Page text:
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NHL Draft

2017 Draft: Gabriel Vilardi driven to rise higher

Windsor center generating attention in quest to move up NHL Central Scouting rankings

by Mike G. Morreale @mikemorrealeNHL / Staff Writer

Every Thursday, will look ahead to the 2017 NHL Draft with an in-depth profile on one of its top prospects.

Windsor coach Rocky Thompson is a big proponent of tracking advanced statistics on his players throughout the Ontario Hockey League season.

When it comes to charting the success of center Gabriel Vilardi, there always seems to be one common denominator.

"The enhanced stats tell us [Vilardi] is the engine on this team because whoever plays with him, their Corsi numbers go straight up and are increased," Thompson said. "Without him, they drop significantly. We've had a ton of injuries this year so it's been a revolving door with our lines but the one common theme has been Vilardi's ability to make the players with him even better."

Vilardi (6-foot-3, 201 pounds), No. 3 on NHL Central Scouting's midterm list of North American skaters eligible for the 2017 NHL Draft, has attracted the attention of every NHL scout the past two seasons.

"He's very composed with the puck, and uses his vision and playmaking ability to influence the game in all three zones," said Matt Ryan of NHL Central Scouting. "He excels below the dots in the offensive zone where he uses he size and reach to dictate the play and generate scoring opportunities."

Vilardi has 50 points (24 goals, 26 assists) in 40 games this season, and 88 points (41 goals, 47 assists) in 102 OHL games.

"The [Central Scouting] ranking pushes me to work even harder; I'm not at the top and I want to get to the top," Vilardi said. "At the same time you have to make sure you go hard enough to stay [No. 3]. The draft is still a long way away but it's good that people recognize your hard work."

Brandon center Nolan Patrick is No. 1 on Central Scouting's midterm ranking of North American skaters. Halifax center Nico Hischier is No. 2.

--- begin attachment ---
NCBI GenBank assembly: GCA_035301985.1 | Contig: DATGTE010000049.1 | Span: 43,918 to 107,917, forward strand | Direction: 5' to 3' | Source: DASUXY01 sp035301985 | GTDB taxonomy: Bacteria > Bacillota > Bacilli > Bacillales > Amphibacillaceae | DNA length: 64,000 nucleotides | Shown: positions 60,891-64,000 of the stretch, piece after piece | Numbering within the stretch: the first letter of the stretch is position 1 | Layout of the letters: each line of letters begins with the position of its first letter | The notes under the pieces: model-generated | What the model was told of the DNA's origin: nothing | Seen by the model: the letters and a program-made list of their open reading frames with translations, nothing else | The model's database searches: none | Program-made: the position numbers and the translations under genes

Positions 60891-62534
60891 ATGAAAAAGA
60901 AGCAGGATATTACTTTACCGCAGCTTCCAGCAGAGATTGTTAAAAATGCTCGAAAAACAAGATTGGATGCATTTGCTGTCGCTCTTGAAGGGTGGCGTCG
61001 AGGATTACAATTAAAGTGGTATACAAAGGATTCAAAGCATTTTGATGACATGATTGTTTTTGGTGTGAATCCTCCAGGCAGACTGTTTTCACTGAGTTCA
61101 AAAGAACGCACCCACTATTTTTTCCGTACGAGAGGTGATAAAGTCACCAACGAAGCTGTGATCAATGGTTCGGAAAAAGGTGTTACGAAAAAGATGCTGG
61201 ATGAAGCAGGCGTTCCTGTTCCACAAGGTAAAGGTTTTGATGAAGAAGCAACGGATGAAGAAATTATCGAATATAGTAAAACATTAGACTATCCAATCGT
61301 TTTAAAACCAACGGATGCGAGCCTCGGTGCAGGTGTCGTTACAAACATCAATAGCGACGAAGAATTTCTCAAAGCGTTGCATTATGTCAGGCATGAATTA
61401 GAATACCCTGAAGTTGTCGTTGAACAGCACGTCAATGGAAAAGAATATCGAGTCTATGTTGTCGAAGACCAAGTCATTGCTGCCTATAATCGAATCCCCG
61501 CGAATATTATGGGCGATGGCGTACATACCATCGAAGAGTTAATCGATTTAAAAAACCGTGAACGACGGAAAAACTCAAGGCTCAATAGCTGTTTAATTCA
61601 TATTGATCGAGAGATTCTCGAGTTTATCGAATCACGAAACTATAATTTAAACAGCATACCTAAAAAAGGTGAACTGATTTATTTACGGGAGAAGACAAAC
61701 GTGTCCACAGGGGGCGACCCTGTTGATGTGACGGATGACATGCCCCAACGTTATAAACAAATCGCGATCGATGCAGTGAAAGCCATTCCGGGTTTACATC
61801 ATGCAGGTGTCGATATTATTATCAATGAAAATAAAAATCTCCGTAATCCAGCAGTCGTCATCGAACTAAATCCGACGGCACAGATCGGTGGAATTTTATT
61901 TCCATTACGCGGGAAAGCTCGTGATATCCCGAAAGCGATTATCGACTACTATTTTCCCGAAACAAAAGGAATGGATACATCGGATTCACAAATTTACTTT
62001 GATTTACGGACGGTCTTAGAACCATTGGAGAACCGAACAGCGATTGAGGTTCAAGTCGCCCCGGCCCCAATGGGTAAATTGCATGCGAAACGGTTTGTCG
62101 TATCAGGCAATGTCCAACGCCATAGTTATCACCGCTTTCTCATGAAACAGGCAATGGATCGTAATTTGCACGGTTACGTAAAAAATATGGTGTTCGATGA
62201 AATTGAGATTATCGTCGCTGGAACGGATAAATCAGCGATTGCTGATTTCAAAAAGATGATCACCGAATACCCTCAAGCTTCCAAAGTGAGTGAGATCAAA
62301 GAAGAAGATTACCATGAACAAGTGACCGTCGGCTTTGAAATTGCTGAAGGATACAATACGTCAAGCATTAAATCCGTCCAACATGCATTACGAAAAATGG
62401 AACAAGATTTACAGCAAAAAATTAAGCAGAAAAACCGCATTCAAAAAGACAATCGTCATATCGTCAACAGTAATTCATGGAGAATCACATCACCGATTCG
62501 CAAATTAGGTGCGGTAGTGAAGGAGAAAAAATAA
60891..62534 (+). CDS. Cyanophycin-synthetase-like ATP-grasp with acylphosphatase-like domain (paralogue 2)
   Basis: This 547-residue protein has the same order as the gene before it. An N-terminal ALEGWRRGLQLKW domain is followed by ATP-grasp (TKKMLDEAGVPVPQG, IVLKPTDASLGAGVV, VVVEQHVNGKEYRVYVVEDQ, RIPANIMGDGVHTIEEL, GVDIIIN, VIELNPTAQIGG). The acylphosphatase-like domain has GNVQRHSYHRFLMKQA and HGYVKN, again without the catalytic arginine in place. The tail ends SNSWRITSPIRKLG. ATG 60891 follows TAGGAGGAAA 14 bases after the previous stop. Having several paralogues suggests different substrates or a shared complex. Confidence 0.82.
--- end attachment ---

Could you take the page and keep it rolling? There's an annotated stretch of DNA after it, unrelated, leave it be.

Vilardi admits he's not yet focused on the 2017 draft. He has many teammates who experienced the same process in 2016, including Logan Brown (Ottawa Senators), Logan Stanley (Winnipeg Jets), Mikhail Sergachev (Montreal Canadiens) and Sean Day (New York Rangers).

"When you watch the NHL players, they bring it every night, they're always working hard," Vilardi said. "I'm a three-zone player. I'm a big player who works hard down low, am good at making plays off the cycle and seeing plays before they happen."

Thompson said Vilardi worked very hard on his skating in the offseason and it is the most improved area of his game.

"He's so well-rounded and smart," Thompson said. "He's extremely coachable; you can make adjustments in-game and change systems and he can adapt to those things because his hockey sense on the ice is very apparent."

Vilardi is a natural center but has alternated between center and left wing this season because of injuries throughout the Windsor lineup.

He also hasn't allowed his Canadian upbringing to phase out his Italian heritage. When he isn't scoring goals or creating plays for the Spitfires, he's kicking around a soccer ball or watching the Italian soccer club Inter Milan with his father Lino.

"I chose to play hockey but I play soccer in the summer with my dad and brother," Vilardi said. "As long as I can remember, though, I've always wanted to be a hockey player. I had some success at a young age and pushed even harder to develop, and I think that's why I stuck with it."

Vilardi's parents are first generation Italians who moved to Kingston, Ontario. His brother, Francesco, who plays for Queen's University in U Sports, started playing hockey when he was 5.

Gabriel, four years younger than his brother, soon followed. His teammates in Windsor are grateful he chose hockey over soccer.

"He's the most hard-working guy I've ever been around," Windsor goaltender Michael DiPietro said. "All he wants to do is be a hockey player and everything he does is centered around the game. That's something I admire about him."

It makes sense DiPietro would recognize Vilardi's work habits since that's what Vilardi feels sets him apart from other prospects in this draft class.

"I like to work hard; whenever I'm in a 50-50 puck race, I want to win those battles," Vilardi said. "My mindset is, I want to always get better. That's the biggest thing."

Vilardi will have a golden opportunity to shine on the Canadian Hockey League's biggest stage when the 99th Mastercard Memorial Cup tournament is held in Windsor from May 18-28. The host team receives an automatic invitation to participate against the champions from the Ontario Hockey League, Western Hockey League and Quebec Major Junior Hockey League.

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